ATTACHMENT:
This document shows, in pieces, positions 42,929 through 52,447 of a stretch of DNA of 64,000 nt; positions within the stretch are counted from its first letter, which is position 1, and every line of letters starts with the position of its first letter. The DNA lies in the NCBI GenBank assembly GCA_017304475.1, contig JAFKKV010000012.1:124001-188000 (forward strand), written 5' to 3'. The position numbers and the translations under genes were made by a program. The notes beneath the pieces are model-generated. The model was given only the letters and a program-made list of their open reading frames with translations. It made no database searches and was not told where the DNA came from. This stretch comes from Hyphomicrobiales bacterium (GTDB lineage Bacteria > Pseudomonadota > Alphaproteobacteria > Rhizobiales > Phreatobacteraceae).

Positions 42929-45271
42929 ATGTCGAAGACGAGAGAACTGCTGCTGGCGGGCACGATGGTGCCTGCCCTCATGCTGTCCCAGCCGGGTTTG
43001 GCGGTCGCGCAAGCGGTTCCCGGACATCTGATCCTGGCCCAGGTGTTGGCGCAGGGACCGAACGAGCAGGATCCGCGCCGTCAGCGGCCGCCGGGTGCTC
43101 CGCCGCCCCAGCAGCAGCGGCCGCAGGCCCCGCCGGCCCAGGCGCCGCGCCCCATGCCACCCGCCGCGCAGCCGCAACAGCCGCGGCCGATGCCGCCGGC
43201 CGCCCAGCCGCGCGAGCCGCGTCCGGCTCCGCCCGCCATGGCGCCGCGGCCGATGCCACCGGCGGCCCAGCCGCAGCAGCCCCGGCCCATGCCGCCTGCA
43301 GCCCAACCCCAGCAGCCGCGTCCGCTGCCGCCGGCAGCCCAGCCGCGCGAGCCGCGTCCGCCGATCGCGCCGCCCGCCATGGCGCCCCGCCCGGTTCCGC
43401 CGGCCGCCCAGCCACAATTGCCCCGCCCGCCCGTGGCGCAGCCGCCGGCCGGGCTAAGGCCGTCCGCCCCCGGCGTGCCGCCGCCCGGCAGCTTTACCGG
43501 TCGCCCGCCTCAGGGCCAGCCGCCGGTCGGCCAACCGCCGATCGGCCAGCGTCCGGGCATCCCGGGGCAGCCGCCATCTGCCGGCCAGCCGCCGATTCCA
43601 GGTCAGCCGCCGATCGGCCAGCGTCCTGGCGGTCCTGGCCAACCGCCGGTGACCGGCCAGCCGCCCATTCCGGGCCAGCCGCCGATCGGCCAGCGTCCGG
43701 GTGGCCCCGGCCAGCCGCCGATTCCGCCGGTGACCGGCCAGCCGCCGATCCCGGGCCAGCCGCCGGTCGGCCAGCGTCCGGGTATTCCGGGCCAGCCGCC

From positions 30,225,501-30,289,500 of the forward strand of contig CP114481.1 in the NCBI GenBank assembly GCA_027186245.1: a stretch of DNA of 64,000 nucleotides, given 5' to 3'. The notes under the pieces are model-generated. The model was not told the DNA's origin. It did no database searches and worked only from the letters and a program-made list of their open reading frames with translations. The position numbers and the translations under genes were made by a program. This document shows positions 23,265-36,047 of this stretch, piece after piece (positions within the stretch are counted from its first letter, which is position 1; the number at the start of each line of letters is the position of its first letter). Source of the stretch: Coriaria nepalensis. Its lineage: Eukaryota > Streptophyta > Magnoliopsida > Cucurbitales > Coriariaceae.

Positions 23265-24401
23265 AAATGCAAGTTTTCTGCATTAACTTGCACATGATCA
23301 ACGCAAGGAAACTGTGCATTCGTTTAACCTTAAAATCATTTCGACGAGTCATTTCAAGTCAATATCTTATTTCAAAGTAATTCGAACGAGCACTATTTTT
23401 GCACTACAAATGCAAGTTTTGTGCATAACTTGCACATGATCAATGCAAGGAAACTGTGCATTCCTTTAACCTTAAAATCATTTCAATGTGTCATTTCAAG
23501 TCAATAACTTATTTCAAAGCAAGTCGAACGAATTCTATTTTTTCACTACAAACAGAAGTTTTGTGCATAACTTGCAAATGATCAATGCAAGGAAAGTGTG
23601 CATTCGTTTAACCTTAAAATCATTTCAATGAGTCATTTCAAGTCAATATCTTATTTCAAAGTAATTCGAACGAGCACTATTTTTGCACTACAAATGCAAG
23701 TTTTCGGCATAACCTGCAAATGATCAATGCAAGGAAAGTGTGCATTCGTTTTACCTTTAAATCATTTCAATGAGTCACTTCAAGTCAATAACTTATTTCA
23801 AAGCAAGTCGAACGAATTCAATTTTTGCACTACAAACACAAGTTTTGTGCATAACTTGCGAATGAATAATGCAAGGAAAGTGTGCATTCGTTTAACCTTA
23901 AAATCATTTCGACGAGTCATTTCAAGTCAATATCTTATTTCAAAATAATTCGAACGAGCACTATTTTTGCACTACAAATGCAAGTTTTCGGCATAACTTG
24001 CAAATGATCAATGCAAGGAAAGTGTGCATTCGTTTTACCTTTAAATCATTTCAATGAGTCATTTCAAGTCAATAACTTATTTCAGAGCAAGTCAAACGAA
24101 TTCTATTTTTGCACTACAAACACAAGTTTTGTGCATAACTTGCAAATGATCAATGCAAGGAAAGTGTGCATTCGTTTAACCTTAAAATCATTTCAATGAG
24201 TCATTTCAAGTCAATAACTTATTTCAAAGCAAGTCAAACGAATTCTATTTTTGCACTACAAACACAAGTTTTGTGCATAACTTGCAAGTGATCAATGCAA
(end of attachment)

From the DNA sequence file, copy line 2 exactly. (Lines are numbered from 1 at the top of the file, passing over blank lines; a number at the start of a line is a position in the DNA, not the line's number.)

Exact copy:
Positions 42929-45271